For all my blog followers, please check out the other MotherWoman blog entries written by others who have been touched by the amazing work that they do, as well as my post titled Hindsight is 20/20: Taking Personal PPD Experiencing and Helping Other Moms when you get a moment, and please show me support over there by leaving me a comment.  I would so appreciate it!  🙂


Hudson Perinatal Consortium Conference: Effective Treatment of Conditions Associated with Perinatal Mood Disorders– May 8, 2012

May 8, 2012 – It was a lovely Tuesday at the Chart House Restaurant at Lincoln Harbor, Weehawken, NJ.  Aside from the fact that this is a truly exceptional setting, I had many reasons to be excited about attending my second event with the Hudson Perinatal Consortium.

Jeanne Watson Driscoll and me

First and foremost, I was going to get to see my friend Mariann Moore, Executive Director of the Hudson Perinatal Consortium, whom I hadn’t seen since exactly a year ago, at the last event here at the Charter House.  She is such a warm, caring, and truly lovely individual.  I am so glad I met her at the 2010 Postpartum Support International (PSI) conference in Pittsburgh.

Second,  Jeanne Watson Driscoll PhD, PMHCNS-BC and  Shari I. Lusskin, MD, two very big names in the field of perinatal mood disorders, were speaking in depth about postpartum depression (PPD), postpartum PTSD, postpartum OCD, and postpartum psychosis.  Unlike past sessions of theirs I attended at past PSI conferences, they had a couple hours or so a piece to go over their topics in depth.  Both of them have traveled extensively to share their knowledge of perinatal mood disorders with people all over the world.  I especially LOVE to listen to Dr. Driscoll, because she has a tendency to get all fired up throughout her presentation, and I appreciate her sarcastic humor and directness.  She has her audience cracking up, and I love that about her presentations.

Third, it was a great opportunity to meet conference attendees whose professions entail working with mothers suffering from perinatal mood disorders.  Among those I had the pleasure of meeting was Lisa Madden of MMC Moms.

Fourth, it was a rare opportunity to be away from the office and do something I really enjoy, which is being in the company of such inspiring individuals–all with the scenic backdrop of the Manhattan skyline.

Last, but certainly not least, I was paid the ultimate compliment with Jeanne Watson Driscoll buying a copy of MY book and asking me to sign it, when it was HER book that taught me so much about the biology behind women’s moods. It was her book “Women’s Moods” that helped me understand how and why reproductive hormones  set women apart from men and represent all of the key vulnerable times in a woman’s life.  It helped me understand that women are at the greatest risk of depression and anxiety when they are undergoing dramatic hormonal changes, and it’s during these times in which major biochemical changes occur. Throughout her talk, Dr. Driscoll emphasized the importance of healthcare practitioners to listen carefully to the different puzzle pieces of their patients and to put them together to come up with the appropriate diagnosis and treatment plan that is right for each individual, since each person’s experience is unique.  There can only be an effective diagnosis if a new mom knows to see a doctor early and the doctor suggests a comprehensive examination that takes everything—physical, emotional, and psychological symptoms and external stressors and circumstances—into consideration.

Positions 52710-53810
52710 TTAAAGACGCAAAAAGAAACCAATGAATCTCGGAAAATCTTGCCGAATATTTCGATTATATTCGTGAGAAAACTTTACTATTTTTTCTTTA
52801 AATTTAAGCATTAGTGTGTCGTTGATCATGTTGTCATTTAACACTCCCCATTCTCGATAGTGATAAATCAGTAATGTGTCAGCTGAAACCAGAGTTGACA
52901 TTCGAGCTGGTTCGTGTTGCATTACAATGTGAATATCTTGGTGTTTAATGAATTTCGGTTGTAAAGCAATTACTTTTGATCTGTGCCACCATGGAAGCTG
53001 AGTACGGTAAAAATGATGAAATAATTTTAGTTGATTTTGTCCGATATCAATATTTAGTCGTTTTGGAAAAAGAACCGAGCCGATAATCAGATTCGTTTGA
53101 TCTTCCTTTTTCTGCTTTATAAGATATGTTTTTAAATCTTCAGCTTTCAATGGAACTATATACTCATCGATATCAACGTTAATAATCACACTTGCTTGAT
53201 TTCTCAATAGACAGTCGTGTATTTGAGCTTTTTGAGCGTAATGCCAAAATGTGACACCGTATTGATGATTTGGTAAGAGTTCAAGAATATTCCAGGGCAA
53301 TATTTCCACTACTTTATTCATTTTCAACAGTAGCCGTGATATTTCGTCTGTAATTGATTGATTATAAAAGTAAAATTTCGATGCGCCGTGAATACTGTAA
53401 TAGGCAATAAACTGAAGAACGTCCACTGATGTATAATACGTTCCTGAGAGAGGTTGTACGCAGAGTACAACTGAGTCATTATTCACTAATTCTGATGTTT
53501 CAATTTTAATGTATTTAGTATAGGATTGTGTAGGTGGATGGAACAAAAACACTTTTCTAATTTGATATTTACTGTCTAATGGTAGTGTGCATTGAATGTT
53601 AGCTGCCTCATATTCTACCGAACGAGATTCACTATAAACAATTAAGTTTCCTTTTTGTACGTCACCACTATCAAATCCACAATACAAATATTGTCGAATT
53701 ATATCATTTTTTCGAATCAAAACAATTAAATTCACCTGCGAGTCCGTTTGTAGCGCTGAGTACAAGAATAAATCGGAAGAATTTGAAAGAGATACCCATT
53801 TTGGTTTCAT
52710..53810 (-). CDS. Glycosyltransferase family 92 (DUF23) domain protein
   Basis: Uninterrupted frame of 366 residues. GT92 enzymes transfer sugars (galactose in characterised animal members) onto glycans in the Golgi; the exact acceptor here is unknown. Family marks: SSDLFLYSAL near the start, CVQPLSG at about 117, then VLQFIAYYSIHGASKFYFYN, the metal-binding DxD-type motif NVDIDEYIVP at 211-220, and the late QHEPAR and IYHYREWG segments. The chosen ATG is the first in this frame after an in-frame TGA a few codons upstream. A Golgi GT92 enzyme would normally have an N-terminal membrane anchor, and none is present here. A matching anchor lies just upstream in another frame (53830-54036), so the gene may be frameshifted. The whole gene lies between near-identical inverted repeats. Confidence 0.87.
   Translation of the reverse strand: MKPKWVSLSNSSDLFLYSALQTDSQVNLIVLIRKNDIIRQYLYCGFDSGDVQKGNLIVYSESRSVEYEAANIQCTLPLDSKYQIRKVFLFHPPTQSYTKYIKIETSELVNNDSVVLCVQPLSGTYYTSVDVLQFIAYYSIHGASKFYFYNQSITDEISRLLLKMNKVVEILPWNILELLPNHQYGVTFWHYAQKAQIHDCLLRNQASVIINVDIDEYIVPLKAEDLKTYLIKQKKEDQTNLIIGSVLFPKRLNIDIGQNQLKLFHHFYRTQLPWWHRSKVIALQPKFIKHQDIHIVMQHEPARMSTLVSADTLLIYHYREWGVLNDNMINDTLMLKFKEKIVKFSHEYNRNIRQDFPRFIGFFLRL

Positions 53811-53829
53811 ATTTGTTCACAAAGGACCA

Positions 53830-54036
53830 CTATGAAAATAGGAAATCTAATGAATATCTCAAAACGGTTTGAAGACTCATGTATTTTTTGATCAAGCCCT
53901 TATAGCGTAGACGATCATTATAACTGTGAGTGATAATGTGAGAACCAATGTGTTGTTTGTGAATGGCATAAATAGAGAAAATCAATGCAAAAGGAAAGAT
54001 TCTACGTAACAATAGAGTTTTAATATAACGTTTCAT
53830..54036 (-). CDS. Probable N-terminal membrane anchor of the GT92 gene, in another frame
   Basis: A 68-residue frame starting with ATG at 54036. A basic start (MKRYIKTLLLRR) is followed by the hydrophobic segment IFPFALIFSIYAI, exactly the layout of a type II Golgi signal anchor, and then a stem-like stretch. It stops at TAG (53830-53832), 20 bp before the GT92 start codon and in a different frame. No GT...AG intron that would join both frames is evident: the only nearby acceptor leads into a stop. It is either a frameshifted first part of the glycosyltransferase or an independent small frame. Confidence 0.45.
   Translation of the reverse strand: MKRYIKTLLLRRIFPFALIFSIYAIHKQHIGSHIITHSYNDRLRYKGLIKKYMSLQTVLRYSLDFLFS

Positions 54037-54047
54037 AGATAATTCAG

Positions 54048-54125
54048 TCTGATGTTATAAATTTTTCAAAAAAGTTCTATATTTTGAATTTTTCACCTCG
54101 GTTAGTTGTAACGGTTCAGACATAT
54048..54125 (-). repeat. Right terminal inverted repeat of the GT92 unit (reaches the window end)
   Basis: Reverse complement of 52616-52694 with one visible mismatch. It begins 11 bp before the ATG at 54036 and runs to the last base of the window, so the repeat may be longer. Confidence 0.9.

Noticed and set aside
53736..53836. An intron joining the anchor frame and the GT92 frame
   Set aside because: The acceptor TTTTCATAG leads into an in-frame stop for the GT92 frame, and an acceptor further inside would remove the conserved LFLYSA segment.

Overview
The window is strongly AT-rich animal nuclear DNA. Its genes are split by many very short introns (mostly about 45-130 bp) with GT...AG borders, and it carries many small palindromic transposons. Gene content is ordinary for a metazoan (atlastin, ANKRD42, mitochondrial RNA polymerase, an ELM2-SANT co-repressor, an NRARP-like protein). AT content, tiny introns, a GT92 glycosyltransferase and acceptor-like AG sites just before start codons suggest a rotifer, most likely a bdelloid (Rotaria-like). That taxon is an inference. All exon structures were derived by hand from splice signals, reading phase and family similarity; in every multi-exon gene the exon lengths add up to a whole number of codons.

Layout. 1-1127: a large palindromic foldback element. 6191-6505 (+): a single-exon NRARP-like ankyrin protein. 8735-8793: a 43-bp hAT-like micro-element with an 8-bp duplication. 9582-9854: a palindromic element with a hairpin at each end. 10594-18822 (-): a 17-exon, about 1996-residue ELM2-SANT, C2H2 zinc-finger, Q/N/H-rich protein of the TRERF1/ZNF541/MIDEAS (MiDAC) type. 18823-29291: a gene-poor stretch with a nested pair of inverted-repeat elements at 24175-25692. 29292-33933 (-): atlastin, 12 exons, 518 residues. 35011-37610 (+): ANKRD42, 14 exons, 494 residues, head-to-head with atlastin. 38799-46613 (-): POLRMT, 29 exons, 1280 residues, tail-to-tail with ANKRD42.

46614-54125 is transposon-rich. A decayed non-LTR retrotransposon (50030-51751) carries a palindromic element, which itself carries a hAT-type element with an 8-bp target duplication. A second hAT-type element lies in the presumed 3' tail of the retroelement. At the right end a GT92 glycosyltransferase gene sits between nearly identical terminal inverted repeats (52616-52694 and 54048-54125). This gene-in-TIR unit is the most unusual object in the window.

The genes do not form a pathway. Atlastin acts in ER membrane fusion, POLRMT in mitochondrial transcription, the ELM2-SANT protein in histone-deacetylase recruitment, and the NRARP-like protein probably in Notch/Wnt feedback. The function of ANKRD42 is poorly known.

Throughout my book, I reiterate the importance of bedside manner, evaluating the patient as a whole, and educating the patient about the biology behind their illness.  If I had someone like Dr. Driscoll to help me when I was suffering from PPD, I would not have suffered as much as I did.  But then again, if I hadn’t suffered as much as I did, I may not have been as motivated to share my own PPD experience with others through my book and blog!  So, I guess you can say, things happened for a reason!

As I state in my book, for some strange reason, the impact of hormones on women’s mental health is, even now in the twenty-first century, largely ignored. There is simply no excuse for this.  I told Dr. Driscoll that we seriously need to find a way to clone her so patients everywhere can get easy access to therapists like her and we need many more like her that are as passionate about and dedicated to educating people on perinatal mood disorders and realizing the necessity of treating/evaluating patients as a whole , just like we seriously need to clone Liz Friedman and Annette Cycon of MotherWoman for their training and support for mothers and their families!

Please Support MotherWoman’s Moms are Worth a Million Mission